Line of Greatest Slope

In topography, the line of greatest slope is a curve following the steepest slope. It is always orthogonal to the contour lines. Mathematically it is determined by the gradient of the height, taken as a potential field, so the lines of greatest slope are analogous to lines of force.

If inertial forces and terrain roughness are set side, a ball rolling down a slope, or water flowing down, will follow the line of greatest slope.

Other articles related to "greatest":

Greatest Fits
... Greatest Fits is a greatest hits album by the industrial band Ministry ... The album was released on June 19, 2001, on Warner Bros ...
I Want You Back - Reception
... Want You Back" ranks number 120 on Rolling Stone's list of the '500 Greatest Songs of All Time' ... It also ranks ninth on Rolling Stone's list of the '100 Greatest Pop Songs since 1963' ... The Daily Telegraph called it "arguably the greatest pop record of all time" ...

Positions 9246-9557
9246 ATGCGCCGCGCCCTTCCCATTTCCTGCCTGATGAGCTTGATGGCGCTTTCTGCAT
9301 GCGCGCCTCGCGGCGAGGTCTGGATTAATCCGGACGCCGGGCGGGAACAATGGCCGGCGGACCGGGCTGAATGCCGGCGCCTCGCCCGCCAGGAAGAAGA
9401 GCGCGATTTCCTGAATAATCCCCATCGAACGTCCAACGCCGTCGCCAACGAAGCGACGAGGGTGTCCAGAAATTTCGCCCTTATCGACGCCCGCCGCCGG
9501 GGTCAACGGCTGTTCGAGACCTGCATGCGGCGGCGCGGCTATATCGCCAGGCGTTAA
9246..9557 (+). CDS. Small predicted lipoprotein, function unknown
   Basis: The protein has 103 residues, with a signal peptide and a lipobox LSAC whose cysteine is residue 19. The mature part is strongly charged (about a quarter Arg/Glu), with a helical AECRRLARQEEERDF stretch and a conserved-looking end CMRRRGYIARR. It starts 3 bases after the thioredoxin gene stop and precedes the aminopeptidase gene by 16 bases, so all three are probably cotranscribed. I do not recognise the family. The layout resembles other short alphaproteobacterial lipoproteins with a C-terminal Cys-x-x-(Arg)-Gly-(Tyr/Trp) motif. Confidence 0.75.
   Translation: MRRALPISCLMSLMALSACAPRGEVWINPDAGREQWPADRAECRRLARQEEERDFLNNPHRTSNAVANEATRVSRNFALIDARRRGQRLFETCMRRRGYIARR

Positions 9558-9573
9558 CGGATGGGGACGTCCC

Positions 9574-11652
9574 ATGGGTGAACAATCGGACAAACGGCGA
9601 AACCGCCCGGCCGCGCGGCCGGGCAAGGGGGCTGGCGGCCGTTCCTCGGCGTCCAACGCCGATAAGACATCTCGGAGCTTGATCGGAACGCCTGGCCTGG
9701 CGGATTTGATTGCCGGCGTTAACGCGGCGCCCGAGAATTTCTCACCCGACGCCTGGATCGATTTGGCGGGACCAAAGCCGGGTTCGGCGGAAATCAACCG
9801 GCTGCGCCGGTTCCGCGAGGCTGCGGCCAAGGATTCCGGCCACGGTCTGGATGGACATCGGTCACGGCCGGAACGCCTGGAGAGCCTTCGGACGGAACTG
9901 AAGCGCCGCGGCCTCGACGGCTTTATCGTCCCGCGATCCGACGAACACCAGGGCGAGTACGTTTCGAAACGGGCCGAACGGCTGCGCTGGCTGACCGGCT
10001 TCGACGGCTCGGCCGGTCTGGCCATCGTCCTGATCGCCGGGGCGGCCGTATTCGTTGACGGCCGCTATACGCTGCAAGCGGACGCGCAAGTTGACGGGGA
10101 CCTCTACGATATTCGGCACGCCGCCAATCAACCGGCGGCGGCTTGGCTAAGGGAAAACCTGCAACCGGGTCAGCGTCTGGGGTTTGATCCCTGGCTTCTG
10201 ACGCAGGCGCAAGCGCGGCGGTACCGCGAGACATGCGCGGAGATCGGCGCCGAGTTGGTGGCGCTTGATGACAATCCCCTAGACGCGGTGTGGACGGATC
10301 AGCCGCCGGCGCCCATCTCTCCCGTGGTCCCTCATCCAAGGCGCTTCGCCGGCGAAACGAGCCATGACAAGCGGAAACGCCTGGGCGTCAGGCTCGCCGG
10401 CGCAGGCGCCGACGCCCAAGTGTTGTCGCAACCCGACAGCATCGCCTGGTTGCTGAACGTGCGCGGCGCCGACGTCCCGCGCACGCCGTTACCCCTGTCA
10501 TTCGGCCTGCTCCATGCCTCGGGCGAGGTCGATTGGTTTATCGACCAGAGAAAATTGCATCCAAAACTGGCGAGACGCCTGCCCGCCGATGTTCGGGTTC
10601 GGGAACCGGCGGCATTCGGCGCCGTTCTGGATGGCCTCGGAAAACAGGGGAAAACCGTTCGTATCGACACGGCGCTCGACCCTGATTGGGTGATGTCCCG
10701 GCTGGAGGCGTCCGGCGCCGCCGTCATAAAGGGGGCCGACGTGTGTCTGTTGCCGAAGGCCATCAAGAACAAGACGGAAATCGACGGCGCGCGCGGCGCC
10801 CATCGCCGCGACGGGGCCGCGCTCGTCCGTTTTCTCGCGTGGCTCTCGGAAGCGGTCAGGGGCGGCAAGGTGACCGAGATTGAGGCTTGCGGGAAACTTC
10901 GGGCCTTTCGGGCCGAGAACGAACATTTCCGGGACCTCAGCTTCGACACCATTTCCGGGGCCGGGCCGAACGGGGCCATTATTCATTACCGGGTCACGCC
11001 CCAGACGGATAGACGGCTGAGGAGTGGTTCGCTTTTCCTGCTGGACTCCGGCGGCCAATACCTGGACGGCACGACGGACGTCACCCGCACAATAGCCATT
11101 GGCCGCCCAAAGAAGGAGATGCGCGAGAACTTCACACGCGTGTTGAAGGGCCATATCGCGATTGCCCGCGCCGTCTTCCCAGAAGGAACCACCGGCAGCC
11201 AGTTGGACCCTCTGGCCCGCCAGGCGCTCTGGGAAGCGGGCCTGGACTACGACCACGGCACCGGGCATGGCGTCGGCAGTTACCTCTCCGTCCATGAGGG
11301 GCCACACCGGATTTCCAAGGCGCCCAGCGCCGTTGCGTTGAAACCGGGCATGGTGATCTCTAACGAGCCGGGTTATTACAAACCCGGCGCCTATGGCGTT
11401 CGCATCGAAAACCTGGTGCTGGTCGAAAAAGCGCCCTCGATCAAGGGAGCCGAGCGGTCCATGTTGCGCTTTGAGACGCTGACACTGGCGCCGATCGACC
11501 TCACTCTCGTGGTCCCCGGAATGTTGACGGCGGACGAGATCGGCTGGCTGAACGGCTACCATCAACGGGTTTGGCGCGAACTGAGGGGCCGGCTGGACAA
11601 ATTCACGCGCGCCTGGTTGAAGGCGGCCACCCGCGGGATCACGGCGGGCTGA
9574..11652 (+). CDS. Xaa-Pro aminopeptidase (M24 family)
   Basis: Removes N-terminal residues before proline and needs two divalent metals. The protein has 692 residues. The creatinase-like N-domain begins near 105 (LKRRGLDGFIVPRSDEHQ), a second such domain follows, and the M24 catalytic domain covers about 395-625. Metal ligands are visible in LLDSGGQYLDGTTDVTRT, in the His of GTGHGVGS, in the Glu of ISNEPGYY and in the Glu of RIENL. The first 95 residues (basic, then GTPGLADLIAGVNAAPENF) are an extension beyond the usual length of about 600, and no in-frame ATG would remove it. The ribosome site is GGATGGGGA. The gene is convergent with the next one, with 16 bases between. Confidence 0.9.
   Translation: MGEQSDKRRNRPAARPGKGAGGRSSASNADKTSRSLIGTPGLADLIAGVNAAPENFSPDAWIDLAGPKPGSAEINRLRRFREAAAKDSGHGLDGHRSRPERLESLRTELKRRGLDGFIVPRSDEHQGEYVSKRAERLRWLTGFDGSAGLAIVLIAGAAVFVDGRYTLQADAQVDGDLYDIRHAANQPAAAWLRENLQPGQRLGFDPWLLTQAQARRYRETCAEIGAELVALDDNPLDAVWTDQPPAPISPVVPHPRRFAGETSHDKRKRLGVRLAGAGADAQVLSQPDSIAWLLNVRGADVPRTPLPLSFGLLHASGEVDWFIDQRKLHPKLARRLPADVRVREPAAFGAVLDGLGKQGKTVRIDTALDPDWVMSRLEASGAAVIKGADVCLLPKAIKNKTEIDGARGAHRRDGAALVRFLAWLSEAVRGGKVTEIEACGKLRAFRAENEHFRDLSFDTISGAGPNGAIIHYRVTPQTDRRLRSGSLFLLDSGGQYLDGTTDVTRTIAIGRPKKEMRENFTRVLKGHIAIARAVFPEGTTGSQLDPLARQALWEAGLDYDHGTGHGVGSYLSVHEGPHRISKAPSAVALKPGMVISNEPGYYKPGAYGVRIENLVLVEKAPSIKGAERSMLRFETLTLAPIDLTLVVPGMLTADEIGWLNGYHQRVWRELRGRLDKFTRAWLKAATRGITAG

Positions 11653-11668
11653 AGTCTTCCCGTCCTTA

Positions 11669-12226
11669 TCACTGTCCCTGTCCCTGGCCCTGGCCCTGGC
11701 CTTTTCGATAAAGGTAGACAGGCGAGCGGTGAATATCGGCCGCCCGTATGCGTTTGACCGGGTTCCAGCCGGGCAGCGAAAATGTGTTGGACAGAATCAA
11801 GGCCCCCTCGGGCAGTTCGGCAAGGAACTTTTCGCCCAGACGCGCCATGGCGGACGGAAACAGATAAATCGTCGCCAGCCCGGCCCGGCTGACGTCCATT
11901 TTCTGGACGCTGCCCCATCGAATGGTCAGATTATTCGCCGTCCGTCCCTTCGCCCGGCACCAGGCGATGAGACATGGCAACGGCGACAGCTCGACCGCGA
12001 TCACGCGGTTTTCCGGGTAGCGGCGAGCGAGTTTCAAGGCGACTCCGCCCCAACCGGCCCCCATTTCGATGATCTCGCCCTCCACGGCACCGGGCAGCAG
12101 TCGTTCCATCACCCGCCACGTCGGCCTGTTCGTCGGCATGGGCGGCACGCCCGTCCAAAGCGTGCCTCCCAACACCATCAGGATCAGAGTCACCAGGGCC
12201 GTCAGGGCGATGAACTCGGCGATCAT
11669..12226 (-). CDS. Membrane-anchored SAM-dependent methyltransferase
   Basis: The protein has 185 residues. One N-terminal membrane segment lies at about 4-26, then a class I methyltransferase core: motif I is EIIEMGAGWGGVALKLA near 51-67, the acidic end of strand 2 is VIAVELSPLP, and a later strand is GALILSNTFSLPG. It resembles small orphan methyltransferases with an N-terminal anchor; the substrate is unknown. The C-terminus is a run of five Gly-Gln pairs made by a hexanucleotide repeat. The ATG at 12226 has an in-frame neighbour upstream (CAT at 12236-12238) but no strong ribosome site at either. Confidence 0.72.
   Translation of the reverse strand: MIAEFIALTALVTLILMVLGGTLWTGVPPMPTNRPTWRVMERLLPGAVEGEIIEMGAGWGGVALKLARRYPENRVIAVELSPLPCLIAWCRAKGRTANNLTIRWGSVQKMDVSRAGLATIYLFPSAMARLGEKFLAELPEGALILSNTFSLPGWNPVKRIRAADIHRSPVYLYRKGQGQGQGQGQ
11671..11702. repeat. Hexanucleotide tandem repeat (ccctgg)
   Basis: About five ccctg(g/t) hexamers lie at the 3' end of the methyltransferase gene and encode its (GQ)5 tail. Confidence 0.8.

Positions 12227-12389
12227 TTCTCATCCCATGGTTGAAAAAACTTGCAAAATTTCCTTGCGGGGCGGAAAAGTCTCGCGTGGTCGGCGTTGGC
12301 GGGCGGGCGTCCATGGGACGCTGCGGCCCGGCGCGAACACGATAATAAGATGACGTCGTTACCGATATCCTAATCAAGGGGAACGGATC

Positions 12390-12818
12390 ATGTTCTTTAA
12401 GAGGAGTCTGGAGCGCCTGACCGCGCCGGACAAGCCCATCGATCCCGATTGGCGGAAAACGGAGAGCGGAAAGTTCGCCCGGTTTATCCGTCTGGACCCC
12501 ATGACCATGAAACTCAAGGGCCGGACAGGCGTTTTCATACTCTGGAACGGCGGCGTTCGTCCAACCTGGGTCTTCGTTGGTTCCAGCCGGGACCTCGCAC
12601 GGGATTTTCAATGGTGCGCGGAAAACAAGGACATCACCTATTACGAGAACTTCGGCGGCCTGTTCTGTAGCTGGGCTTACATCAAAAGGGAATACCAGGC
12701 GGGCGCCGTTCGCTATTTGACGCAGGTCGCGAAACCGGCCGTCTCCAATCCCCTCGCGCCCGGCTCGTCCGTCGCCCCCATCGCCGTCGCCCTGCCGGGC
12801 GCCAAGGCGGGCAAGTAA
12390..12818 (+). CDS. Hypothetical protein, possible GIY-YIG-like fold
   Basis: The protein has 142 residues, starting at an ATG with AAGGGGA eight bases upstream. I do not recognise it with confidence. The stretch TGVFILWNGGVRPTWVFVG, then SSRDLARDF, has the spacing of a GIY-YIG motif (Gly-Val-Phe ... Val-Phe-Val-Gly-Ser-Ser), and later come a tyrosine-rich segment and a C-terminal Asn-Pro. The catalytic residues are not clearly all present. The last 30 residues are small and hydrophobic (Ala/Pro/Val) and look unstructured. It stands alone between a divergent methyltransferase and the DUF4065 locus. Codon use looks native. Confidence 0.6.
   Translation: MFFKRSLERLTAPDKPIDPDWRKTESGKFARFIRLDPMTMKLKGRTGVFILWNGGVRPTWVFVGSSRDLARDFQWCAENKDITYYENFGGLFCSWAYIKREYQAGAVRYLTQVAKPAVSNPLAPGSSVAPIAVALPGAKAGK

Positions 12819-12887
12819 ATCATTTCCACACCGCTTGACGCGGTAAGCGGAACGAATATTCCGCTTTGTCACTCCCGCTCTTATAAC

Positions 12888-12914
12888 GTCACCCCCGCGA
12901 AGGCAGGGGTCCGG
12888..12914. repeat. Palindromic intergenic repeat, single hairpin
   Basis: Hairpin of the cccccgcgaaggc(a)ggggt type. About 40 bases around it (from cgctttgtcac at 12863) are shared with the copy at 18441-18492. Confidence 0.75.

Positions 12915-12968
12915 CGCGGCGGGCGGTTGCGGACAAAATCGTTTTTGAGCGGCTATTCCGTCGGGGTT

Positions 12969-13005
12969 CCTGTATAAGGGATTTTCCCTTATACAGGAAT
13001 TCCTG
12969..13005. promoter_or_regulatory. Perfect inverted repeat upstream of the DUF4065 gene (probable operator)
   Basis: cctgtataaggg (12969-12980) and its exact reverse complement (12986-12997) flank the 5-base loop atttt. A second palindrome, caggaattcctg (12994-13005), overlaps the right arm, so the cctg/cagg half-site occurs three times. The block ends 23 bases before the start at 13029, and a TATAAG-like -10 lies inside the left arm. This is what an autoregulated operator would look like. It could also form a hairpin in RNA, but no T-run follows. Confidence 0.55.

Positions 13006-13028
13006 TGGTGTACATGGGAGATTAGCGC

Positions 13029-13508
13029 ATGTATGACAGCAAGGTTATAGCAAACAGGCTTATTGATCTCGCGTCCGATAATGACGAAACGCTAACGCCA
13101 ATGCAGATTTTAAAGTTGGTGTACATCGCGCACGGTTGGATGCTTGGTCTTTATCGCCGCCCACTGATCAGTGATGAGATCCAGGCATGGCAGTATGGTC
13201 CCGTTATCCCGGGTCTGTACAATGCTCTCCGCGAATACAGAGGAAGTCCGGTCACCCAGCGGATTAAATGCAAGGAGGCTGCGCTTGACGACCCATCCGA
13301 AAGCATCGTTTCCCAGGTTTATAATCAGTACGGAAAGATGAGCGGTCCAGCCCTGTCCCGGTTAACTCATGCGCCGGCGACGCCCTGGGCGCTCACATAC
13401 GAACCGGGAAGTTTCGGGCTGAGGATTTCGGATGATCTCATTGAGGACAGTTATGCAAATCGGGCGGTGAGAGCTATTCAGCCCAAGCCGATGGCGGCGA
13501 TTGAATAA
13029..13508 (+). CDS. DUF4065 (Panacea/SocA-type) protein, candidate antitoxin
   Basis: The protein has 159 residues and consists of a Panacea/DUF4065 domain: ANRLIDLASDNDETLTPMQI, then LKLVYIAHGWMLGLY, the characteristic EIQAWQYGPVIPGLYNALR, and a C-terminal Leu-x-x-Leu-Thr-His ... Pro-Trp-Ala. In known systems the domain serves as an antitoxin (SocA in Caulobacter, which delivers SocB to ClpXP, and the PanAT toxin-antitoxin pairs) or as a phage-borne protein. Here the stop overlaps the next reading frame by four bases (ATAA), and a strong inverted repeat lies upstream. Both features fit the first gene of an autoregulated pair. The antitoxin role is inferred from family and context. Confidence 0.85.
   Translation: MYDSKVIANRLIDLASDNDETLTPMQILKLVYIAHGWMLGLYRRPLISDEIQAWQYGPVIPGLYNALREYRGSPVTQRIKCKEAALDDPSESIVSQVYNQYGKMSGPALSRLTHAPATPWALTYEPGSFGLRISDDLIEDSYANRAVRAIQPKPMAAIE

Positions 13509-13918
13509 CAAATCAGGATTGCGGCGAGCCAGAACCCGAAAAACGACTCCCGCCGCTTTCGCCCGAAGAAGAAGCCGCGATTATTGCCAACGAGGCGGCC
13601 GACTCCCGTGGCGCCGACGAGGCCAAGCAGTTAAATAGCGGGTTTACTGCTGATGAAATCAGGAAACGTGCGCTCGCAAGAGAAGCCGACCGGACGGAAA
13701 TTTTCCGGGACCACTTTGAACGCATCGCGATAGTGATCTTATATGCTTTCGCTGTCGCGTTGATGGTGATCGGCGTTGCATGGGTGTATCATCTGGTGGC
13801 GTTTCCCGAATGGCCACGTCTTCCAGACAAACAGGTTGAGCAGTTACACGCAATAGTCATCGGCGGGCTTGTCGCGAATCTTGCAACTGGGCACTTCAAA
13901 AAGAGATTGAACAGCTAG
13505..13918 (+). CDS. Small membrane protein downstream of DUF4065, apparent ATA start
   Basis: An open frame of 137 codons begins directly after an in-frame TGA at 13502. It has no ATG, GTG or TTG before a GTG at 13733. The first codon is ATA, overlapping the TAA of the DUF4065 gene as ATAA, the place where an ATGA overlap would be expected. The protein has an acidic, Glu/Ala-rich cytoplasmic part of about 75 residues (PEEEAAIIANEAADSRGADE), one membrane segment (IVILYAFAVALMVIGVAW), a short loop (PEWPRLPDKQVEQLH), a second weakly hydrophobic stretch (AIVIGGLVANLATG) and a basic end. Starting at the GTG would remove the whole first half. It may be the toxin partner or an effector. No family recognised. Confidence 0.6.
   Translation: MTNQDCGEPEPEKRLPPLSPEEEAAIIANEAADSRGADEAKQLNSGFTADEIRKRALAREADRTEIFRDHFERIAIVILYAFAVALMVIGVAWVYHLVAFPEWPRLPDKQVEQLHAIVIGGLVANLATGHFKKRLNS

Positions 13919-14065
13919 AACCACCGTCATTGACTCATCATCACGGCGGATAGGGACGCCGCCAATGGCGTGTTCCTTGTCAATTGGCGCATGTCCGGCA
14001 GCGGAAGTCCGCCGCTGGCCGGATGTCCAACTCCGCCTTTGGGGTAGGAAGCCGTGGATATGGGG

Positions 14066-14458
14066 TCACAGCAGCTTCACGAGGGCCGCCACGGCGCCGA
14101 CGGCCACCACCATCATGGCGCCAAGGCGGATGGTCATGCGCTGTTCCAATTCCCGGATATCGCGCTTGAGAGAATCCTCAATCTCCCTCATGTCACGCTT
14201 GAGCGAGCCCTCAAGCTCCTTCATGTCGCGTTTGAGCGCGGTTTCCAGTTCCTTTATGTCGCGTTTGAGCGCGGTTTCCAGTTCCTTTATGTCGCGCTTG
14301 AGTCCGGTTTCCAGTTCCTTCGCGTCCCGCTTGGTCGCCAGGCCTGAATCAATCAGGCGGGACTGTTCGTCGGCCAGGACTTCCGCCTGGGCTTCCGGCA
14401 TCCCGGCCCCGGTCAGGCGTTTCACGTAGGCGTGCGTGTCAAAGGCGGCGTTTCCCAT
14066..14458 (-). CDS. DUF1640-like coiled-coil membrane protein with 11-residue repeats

SK Brann - Records
... Greatest home victory 11-0 vs ... Vard Haugesund, (25 June 1997) Greatest away victory 9-0 vs ... (5 May 2004) Greatest home loss 0-7 vs ...
Jerry Sadowitz
... In 2007 he was voted the 15th greatest stand-up comic on Channel 4's 100 Greatest Stand-Ups and again in the updated 2010 list as the 33rd greatest stand-up ...

Famous quotes containing the words line of, line and/or greatest:

    As for conforming outwardly, and living your own life inwardly, I do not think much of that. Let not your right hand know what your left hand does in that line of business. It will prove a failure.... It is a greater strain than any soul can long endure. When you get God to pulling one way, and the devil the other, each having his feet well braced,—to say nothing of the conscience sawing transversely,—almost any timber will give way.
    Henry David Thoreau (1817–1862)

    Today, the notion of progress in a single line without goal or limit seems perhaps the most parochial notion of a very parochial century.
    Lewis Mumford (1895–1990)

    Put up at the moment of greatest suffering a prayer, not for thy own escape, but for the enfranchisement of some being dear to thee, and the sovereign spirit will accept thy ransom.
    Margaret Fuller (1810–1850)